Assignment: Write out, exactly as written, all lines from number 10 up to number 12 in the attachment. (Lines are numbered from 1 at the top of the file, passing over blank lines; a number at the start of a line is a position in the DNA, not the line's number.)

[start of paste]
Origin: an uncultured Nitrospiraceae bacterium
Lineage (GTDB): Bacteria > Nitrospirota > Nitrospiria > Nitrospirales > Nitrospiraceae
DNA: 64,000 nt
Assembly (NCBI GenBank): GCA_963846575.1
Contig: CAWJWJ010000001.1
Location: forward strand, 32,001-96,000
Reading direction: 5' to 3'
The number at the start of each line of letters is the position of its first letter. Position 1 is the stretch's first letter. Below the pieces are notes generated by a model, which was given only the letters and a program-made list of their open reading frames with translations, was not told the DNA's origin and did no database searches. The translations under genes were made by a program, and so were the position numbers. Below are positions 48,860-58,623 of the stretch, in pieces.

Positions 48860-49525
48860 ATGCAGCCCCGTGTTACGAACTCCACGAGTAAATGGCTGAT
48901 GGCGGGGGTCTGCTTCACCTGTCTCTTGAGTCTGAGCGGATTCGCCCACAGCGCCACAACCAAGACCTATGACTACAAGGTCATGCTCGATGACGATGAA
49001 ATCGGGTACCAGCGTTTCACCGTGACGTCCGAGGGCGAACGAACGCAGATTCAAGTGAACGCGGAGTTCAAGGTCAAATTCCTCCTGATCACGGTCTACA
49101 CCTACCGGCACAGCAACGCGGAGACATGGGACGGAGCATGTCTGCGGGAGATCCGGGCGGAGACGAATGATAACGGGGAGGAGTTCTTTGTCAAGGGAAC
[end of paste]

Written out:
48860 ATGCAGCCCCGTGTTACGAACTCCACGAGTAAATGGCTGAT
48901 GGCGGGGGTCTGCTTCACCTGTCTCTTGAGTCTGAGCGGATTCGCCCACAGCGCCACAACCAAGACCTATGACTACAAGGTCATGCTCGATGACGATGAA
49001 ATCGGGTACCAGCGTTTCACCGTGACGTCCGAGGGCGAACGAACGCAGATTCAAGTGAACGCGGAGTTCAAGGTCAAATTCCTCCTGATCACGGTCTACA